We made progress last year by doing away with the affidavits that have long provided a legal alternative to showing some form of ID at the polls, but amendments during the veto session significantly watered down the final bill. Virginia is long past due for an intelligent photo ID bill, and I’m reintroducing such legislation this year.
I first introduced legislation requiring photo ID at the polls in 2005, during my second session, and I’ve long championed this common sense provision to ensure that legitimate votes aren’t diluted by election fraud. My bill would provide Voter Photo ID Cards free of charge to registered voters otherwise lacking photo ID.
I’m also introducing legislation linking the DMV photo database with the electronic poll books used by election officials, allowing them to see a photo of most voters who arrive at the polls. The legislation provides for a mechanism by which election officials can add photos to the system as well, for voters who aren’t in the DMV database.
Finally, I’m carrying legislation authorizing the State Board of Elections to crosscheck voter rolls against the Systematic Alien Verification for Entitlements (SAVE) Program lists to identify any registered voters who may not be citizens. This would help flag suspect registrations, but action on them wouldn’t be automatic; the State Board would then review the flagged registrations and take further action as need be.
The right to vote is a fundamental one. Unfortunately, some tend to forget that fraudulent votes undermine that right by diluting the ballots of lawful voters. These bills will not burden or interfere with the rights of any legally eligible voters. To the contrary, they will help ensure that their vote counts.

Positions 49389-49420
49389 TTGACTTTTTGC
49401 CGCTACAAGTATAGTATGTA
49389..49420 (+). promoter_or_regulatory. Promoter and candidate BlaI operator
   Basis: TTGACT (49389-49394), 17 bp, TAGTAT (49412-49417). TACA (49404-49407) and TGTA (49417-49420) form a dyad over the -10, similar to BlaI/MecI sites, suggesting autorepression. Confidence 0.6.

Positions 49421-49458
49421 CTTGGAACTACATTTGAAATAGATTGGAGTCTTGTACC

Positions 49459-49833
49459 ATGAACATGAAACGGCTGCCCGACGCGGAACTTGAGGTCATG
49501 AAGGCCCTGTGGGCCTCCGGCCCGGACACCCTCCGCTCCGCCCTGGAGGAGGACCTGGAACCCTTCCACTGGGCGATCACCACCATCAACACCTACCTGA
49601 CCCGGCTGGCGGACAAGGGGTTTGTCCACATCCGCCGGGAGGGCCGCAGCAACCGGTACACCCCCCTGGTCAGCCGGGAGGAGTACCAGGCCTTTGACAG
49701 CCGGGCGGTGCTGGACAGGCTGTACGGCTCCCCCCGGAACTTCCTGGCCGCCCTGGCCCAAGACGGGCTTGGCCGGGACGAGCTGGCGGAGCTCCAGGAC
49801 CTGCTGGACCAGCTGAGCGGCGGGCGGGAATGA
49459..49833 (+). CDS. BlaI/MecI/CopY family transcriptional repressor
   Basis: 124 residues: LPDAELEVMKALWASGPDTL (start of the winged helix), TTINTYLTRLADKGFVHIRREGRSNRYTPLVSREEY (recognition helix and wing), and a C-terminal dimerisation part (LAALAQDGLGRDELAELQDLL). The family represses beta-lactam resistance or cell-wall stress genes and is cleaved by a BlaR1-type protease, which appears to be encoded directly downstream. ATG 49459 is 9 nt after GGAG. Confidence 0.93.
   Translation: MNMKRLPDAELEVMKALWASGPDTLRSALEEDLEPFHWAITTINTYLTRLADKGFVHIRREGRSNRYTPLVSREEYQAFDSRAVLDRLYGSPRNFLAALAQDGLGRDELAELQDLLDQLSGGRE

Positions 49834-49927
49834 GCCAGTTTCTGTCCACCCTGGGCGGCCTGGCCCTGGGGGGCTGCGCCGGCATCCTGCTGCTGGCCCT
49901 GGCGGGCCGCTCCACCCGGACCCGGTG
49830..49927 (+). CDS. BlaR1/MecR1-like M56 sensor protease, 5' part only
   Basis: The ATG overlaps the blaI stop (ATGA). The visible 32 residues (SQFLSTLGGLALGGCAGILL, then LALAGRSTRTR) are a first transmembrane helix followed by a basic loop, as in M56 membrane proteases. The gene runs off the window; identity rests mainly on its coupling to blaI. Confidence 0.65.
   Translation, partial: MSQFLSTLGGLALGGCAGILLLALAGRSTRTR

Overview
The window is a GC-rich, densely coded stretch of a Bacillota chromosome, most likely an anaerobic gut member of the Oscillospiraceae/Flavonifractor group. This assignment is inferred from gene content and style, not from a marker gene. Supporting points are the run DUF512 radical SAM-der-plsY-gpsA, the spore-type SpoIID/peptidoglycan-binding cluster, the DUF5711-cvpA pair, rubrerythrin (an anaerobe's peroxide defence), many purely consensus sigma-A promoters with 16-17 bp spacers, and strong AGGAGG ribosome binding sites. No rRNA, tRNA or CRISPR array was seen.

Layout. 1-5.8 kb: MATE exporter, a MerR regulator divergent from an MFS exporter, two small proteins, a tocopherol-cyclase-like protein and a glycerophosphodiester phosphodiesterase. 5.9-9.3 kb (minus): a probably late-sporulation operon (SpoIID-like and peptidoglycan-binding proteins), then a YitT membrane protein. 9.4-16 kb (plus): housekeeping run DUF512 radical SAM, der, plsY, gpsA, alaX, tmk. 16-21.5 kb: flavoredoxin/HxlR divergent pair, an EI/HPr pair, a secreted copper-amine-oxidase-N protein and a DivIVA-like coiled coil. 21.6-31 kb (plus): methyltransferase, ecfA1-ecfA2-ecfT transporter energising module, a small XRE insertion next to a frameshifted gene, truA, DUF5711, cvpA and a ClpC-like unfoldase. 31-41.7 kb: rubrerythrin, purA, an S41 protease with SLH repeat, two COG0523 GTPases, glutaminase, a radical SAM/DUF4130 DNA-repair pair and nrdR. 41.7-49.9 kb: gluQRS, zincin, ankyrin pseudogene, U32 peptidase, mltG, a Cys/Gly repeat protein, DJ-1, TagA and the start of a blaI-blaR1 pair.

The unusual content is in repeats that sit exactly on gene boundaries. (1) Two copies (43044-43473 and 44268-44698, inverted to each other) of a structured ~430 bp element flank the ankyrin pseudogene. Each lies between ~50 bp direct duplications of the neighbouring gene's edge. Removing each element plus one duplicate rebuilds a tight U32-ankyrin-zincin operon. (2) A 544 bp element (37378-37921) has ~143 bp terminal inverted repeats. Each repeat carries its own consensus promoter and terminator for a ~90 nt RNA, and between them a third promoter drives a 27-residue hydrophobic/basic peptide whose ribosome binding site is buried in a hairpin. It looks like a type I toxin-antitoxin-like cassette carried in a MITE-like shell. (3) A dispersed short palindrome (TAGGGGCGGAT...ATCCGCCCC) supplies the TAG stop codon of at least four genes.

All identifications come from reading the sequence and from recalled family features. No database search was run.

Enhancing Educational Opportunity
This session, I am continuing to work with Governor McDonnell to reform our outdated tenure system that awards tenure to K-12 teachers after only two years in the classroom and which provides little opportunity for feedback to help teachers improve.
I’m also reintroducing charter school reform proposals designed to allow charter schools to operate the way they’re intended – to give them the latitude to innovate, and to make it easier to start a new charter school, providing additional economic opportunity to students.
After all, that’s the priority, isn’t it? All of our educational policies should be geared toward improving the quality of education here in Virginia and helping to make us not just nationally but globally competitive again.
As Governor McDonnell said in his State of the Commonwealth Address, endorsing my charter school legislation, “The best public charter school operators in the nation will not come here because we make it nearly impossible for them. We need new charter school laws that demand excellence, set clear standards, and welcome the best charter schools into our communities ... These ideas will make it much easier for proven charter schools to open up. Better schools mean better jobs and a stronger Virginia.”
I am, of course, carrying a number of other bills as well, and as always, I welcome your questions, comments, and concerns about any legislation or budget items pending before the General Assembly, and hope that you will not hesitate to <a href="mailto:firstname.lastname@example.org">share your thoughts with me</a>!